Google Inc. and Amazon.com Inc. are just starting to rev up their marketing engines for their daily-deal services. Groupon Inc. and LivingSocial are the mainstays for now, but all four companies soon will face competition from PayPal Inc.
The company's president told Bloomberg News Dec.14 the eBay Inc.-owned company plans to launch a daily-deals service in the United States before April.
PayPal would rely on its users' past purchase histories and mobile technology to tailor daily deals, Scott Thompson told Bloomberg. Some 103 million consumers have PayPal accounts.
The biggest knock against the daily-deals providers is that they tend to bombard users with an excessive number of offers through emails and mobile alerts.
Many offers also are irrelevant to the recipient, such as nail salon discounts sent to a male consumer. Google is trying to fix this by asking consumers during the sign-up process from which kind of merchants they would like to receive offers.
PayPal's strategy is similar. "The experience is going to be completely different than anyone else's through and through," Thompson says of PayPal's offering. "We'll only give you something that we think fits the category of unique and relevant. Everyone else is going to bombard you."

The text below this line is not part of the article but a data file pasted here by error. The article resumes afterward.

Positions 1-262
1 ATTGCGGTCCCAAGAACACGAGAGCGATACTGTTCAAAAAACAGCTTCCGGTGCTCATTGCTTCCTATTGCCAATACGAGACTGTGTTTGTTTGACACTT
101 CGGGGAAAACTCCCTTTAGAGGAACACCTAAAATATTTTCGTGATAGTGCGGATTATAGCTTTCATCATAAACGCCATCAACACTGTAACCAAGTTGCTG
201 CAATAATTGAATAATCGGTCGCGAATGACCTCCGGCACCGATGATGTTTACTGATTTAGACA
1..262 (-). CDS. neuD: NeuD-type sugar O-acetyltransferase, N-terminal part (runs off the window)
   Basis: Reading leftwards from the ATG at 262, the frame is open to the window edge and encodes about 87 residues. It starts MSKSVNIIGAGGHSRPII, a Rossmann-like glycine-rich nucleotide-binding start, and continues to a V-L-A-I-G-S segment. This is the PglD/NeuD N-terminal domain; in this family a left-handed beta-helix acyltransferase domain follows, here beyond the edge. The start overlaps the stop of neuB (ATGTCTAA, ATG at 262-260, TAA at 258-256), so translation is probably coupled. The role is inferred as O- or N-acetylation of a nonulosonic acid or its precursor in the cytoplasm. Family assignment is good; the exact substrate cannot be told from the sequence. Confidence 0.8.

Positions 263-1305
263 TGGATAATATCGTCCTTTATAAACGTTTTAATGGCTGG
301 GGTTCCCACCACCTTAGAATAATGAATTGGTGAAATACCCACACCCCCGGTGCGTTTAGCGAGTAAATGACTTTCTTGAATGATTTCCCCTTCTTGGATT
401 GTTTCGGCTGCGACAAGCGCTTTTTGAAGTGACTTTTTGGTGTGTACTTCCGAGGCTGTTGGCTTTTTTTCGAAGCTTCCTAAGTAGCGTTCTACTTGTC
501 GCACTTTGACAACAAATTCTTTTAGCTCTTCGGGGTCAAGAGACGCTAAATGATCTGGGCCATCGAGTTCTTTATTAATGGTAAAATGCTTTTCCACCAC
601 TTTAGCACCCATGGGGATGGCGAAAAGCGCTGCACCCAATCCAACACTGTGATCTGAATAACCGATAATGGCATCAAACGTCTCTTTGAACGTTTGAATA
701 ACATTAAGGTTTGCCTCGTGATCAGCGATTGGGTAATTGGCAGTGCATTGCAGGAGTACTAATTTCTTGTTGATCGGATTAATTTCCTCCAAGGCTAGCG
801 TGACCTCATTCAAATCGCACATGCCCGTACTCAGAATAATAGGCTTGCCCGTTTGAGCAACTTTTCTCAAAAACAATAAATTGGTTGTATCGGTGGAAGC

PayPal and Google could be at an advantage over Groupon and LivingSocial if the offers are linked through mobile wallets. And that appears to be the case, notes Rick Oglesby, Aite senior analyst.
"Packaging a mobile wallet with daily deals seems like a logical approach to create the merchant demand," he says.
PayPal already has partnered with 200 merchants for the service, according to multiple media reports. The company did not respond to a request for additional comment about the service.
PayPal will be at an immediate market disadvantage when it launches the service. Groupon and LivingSocial accounted for 73% of market share in October, according to daily-deal data aggregator Yipit. The New York-based company provides monthly updates about the daily-deals market.
Groupon, LivingSocial, Amazon and Google in October sold $210 million worth of deals in the United States.
PayPal's reliance on past purchase histories is not much different from what others are doing but will become a common exercise in the future, Oglesby says.
"As [mobile] wallets and marketing [services] develop, you're going to see companies leverage whatever data they have to customize offers," he says.
What remains unclear, however, is which company's data would lead to the best results, Oglesby notes.
"Is it going to be past purchase history or search information from the Web," he says. "It's going to be a competitive landscape where everyone is going to be leveraging their core competencies."